How 'bout you?

Anonymous said...

I'm hard pressed to find anything wrong with mandates to both cut the federal budget by 2/3 and simultaneously limiting Congressional sessions to 30 days every other year. Consider it an anti-terrorism measure: if Congress isn't there, it's not a target.

For the 670 days between sessions we can rent the Capitol out for parties and wedding receptions.

David said...

We really need to zumbo Congress about this nonense.

B&N said...

"If anything, it spurred interest in these guns."

Funny you should say this, as I've been of the same mind for a while.

Personally, I was never into the EBRs that much before the ban, and ended up taking an interest in it, just to stick it to The Man. Strangely, over the course of doing that, I've found out that I'm more of a shooter than I ever was a hunter, though I still do that.

It all just ended up revolving around principle, which the government cronnies are always seriously lacking.

3yellowdogs has identified a great deal of the problem that the current citizery faces, an army of people who just have a need to write more laws, either because they are naive enough to think that they will be effectual at solving the 'problem' or just because, as Chuck Schumer said, "I have a passion to legislate."

Thanks for another great post Tam!

Anonymous said...

Am I the only one to notice the built in "compromises"?

If we scream loud enough, they will be willing to drop the guns like the Mini-14 and 10-22,then claim it is "just a Reasonable law to close "loopholes".

Rob said...

I've long said the `94 ban caused the huge surge in 1911s. Everybody and his brother makes them now. If you can only have 10 rounds, may as well make `em big!

Anonymous said...

I was reading recently that, after the Exxon Valdez spill, Congress ordered all new tankers to have double hulls. The only problem is that a double hull could not stop damage the ship sustained. Not only that, but the ship was already double-bottomed and that's where it was hit.

Basically, it was a useless law. It wouldn't change anything except cost money.

Tower Tales said...

all I can tell you is that if by some miracle, this bill passes (I've been writing my congressman, the president/VP and anybody else that will listen saying that I oppose this for precisely the same reasons 3yellowdogs stated.) I will be in violation of the federal laws of this united states. I will NOT turn in any weapon I own to the U.S. Government. period. you may see me in the news one day..or a likeness of me.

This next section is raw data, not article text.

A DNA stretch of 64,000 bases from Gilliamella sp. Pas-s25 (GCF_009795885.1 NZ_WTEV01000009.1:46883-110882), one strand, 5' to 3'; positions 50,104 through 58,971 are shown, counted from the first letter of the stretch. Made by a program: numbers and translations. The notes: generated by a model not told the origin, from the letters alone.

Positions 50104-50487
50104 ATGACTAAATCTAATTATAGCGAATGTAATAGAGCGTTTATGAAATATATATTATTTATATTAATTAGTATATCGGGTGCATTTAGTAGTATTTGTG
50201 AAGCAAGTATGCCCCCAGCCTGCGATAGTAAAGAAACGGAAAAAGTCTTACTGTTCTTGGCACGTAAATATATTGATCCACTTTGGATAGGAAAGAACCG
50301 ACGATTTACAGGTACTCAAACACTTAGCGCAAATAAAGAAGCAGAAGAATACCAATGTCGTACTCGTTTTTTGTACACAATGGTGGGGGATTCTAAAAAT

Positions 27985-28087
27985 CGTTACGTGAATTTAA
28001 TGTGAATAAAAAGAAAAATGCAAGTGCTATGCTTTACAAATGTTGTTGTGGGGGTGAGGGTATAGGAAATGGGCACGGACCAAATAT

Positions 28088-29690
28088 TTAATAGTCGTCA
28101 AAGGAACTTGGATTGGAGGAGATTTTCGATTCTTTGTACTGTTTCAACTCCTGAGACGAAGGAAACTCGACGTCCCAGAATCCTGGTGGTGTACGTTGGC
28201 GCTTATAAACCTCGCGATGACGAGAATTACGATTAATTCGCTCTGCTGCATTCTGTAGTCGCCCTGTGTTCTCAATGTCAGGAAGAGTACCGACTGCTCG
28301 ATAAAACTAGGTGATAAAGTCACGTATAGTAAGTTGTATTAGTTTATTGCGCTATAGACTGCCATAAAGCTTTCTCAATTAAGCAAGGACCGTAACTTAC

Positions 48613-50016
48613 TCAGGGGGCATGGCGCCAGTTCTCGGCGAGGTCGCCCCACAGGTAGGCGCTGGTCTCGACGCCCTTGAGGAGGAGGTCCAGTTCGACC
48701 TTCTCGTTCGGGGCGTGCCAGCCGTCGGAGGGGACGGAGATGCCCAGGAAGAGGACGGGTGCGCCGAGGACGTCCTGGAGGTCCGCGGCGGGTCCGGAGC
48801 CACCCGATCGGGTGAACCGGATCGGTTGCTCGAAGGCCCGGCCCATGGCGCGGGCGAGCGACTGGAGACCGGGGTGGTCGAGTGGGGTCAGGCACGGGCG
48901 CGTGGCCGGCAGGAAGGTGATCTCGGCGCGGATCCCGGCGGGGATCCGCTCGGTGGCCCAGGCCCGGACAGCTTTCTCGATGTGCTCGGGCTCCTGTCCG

as long as the Government has ONE firearm, I'll own them too.
+1 david on Zumbro'ing congress...thats a good one!

just my 2 cents.

Kaylee said...

"Am I the only one to notice the built in "compromises"?"

Yup. M1 carbine to.

"Give me all your money!
Okay.. give me half your money. Let's compromise." grrrrr

Steve Skubinna said...

anno 3:42, yes, the damage Exxon Valdez took would have gone right through a double bottom. There is a far better solution, involving a tween deck at about water line that would have drastically reduced a spill, due to more equal pressure at the breach.

Problem was, it had been developed by a Japanese shipyard, and nobody in the US was going to be paying royalties to foreigners, however good the idea was.

But of the solutions examined, the double bottom was the worst.

tkdkerry said...

...then they are probably also equally clueless when writing legislation to muck up other industries I don't know anything about...

Ah, the Gell-Mann effect, IIRC. He noted how a person has the tendency to realize the media butchers the truth in areas that he knows about, but willingly accepts equally botched bullshit when the media addresses areas outside his expertise. I'm constantly reminding myself of this.

Anonymous said...

Taken from the 1911 forums.


New Name: Homeland Defense Rifles


Do not use the term "assault rifle" for obvious reasons.

Start calling them "Homeland Defense Rifles".

Want to ban them? Do you have a problem with America's security?
Don't you love your country? Want to remain safe?
Are liberal Democrats against Homeland Defense?

stephellison2002 said...

Hey, hello!!!

Is anyone keeping tabs on the status of HB 1022? What is going on? My friend at work said that activity suddenly jump-started on this one. SOMEBODY find out if there has been any activity afoot in the last two weeks!